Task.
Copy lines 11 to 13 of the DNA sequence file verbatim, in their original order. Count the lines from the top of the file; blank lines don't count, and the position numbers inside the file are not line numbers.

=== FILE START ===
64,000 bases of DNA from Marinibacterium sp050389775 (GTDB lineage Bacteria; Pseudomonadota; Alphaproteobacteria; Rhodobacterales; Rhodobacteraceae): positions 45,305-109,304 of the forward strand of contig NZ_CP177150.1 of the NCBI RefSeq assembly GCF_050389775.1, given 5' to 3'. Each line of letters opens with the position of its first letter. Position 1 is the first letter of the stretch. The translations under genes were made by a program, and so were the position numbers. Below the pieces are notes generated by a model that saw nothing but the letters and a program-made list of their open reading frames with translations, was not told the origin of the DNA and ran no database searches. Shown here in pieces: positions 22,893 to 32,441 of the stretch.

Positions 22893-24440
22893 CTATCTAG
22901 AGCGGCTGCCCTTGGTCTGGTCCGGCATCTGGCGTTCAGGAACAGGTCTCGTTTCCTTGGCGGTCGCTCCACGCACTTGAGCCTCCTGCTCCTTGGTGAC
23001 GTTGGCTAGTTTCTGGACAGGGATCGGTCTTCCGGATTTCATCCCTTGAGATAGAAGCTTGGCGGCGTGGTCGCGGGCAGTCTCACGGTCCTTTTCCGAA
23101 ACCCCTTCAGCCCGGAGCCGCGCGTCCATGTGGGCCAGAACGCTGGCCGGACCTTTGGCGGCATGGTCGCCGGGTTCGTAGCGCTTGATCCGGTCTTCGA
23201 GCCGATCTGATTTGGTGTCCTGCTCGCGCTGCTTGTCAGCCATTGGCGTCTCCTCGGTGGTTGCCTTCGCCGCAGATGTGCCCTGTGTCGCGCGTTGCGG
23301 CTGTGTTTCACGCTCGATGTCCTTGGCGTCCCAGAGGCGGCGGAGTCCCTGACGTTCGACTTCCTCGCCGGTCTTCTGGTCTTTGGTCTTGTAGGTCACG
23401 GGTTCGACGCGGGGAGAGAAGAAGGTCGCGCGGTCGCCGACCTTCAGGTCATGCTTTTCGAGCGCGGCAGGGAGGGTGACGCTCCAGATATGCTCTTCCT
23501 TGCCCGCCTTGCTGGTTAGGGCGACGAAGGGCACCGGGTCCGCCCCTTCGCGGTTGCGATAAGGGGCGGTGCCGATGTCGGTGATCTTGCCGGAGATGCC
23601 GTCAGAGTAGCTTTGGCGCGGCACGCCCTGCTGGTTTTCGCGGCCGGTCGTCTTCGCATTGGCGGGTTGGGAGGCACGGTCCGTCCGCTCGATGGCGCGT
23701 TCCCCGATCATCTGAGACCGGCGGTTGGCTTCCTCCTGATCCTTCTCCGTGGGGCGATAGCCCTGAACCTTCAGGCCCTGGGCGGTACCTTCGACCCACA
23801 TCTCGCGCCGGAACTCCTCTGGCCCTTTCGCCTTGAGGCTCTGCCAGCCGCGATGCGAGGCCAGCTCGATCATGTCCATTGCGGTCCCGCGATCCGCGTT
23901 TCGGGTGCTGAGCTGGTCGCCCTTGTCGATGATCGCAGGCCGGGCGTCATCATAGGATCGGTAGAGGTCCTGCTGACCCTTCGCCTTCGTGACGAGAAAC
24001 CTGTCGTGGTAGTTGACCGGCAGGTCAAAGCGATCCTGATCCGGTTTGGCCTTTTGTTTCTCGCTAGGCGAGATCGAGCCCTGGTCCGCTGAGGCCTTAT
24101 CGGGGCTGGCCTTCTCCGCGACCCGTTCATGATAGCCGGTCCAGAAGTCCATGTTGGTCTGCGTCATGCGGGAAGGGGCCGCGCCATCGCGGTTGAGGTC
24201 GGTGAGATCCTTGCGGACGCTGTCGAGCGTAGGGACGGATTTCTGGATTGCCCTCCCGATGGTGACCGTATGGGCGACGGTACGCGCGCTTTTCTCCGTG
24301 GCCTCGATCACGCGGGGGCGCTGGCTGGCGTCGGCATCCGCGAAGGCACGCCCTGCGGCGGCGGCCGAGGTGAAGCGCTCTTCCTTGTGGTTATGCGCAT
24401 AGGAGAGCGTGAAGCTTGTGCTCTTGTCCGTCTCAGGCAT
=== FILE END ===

23601 GTCAGAGTAGCTTTGGCGCGGCACGCCCTGCTGGTTTTCGCGGCCGGTCGTCTTCGCATTGGCGGGTTGGGAGGCACGGTCCGTCCGCTCGATGGCGCGT
23701 TCCCCGATCATCTGAGACCGGCGGTTGGCTTCCTCCTGATCCTTCTCCGTGGGGCGATAGCCCTGAACCTTCAGGCCCTGGGCGGTACCTTCGACCCACA
23801 TCTCGCGCCGGAACTCCTCTGGCCCTTTCGCCTTGAGGCTCTGCCAGCCGCGATGCGAGGCCAGCTCGATCATGTCCATTGCGGTCCCGCGATCCGCGTT